School & District Management Report Roundup

Class Size

By Debra Viadero — May 17, 2011 1 min read
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Only very large reductions in class size—cuts on the order of seven to 10 students per class—are likely to lead to significant long-term effects on student achievement, a new research synthesis says.

The review by the Brookings Institution’s Brown Center on Education Policy notes that while 24 states, in recent decades, have either mandated class-size reductions or offered incentives for schools to shrink classes, many of those initiatives may not be worth the cost because the average class-size reductions aren’t large enough to make much difference in student achievement.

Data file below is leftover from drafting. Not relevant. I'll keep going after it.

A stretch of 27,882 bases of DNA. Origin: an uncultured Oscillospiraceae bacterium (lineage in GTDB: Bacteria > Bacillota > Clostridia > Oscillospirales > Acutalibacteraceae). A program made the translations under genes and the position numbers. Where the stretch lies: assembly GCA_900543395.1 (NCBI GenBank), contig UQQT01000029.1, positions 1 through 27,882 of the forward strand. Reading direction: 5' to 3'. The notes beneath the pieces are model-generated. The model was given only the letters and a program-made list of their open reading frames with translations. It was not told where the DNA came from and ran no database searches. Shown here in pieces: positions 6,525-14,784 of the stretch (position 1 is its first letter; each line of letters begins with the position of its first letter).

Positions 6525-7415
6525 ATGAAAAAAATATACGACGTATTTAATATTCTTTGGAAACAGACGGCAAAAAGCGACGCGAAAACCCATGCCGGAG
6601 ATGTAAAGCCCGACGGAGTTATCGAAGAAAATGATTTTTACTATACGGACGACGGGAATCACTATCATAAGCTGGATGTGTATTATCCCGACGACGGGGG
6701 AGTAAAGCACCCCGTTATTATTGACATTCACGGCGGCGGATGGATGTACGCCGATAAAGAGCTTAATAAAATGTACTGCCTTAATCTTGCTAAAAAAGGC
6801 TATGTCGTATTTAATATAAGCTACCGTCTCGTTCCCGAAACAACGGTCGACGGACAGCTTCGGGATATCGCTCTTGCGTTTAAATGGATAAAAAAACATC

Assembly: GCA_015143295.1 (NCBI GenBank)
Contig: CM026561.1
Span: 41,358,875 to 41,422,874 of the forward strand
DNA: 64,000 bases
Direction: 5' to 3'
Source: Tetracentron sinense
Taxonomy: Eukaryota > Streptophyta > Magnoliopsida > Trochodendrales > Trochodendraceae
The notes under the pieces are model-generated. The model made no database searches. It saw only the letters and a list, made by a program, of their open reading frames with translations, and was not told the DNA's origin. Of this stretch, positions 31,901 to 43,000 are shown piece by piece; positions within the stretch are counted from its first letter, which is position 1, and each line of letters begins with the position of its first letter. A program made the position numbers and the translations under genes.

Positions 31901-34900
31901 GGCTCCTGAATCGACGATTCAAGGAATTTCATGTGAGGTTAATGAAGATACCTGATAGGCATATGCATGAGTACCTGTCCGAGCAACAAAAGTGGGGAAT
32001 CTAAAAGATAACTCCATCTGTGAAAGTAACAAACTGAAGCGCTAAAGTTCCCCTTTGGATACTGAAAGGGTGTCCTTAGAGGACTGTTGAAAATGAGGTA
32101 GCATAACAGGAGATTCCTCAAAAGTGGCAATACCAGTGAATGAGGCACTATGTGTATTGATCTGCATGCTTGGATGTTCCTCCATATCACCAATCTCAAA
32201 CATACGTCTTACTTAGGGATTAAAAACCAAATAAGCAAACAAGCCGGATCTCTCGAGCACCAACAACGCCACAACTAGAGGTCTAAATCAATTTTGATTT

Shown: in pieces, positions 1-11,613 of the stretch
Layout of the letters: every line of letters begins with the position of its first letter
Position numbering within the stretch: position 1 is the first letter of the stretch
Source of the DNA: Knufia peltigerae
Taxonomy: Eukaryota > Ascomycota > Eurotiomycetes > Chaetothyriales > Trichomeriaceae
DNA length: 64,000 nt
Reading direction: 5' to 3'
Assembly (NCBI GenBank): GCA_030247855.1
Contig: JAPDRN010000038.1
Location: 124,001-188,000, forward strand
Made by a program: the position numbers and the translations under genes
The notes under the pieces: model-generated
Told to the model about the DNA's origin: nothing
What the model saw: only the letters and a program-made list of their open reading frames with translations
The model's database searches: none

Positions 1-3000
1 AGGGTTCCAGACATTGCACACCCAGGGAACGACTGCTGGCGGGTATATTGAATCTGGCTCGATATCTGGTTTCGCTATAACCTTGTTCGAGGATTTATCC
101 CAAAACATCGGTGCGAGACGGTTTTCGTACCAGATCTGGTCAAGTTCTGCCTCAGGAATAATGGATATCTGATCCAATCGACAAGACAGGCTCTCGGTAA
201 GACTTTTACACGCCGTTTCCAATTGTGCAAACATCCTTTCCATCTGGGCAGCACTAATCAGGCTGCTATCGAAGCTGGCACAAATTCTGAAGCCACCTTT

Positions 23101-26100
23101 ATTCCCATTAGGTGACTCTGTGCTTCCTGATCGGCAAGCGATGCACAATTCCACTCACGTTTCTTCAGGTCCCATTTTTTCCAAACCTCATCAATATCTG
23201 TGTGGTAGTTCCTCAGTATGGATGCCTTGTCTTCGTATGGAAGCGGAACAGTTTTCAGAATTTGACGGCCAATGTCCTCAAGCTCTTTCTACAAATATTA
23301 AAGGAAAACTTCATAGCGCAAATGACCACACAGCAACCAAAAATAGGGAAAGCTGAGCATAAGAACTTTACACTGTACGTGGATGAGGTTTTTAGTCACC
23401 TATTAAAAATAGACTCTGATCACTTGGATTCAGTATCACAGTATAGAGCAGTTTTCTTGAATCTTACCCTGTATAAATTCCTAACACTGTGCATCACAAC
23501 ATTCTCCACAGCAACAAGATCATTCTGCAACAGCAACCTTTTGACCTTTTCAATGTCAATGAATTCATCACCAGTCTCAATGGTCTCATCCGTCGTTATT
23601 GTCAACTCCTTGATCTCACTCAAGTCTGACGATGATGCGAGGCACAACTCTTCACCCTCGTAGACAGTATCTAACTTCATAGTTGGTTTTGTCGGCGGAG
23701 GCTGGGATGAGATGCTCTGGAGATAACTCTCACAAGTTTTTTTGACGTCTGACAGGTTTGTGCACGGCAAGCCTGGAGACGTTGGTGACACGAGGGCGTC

The analysis by the Washington-based think tank also points to research suggesting that other improvement efforts, such as cross-age tutoring or computer-aided instruction, may yield more bang for the buck.

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A version of this article appeared in the May 18, 2011 edition of Education Week as Class Size

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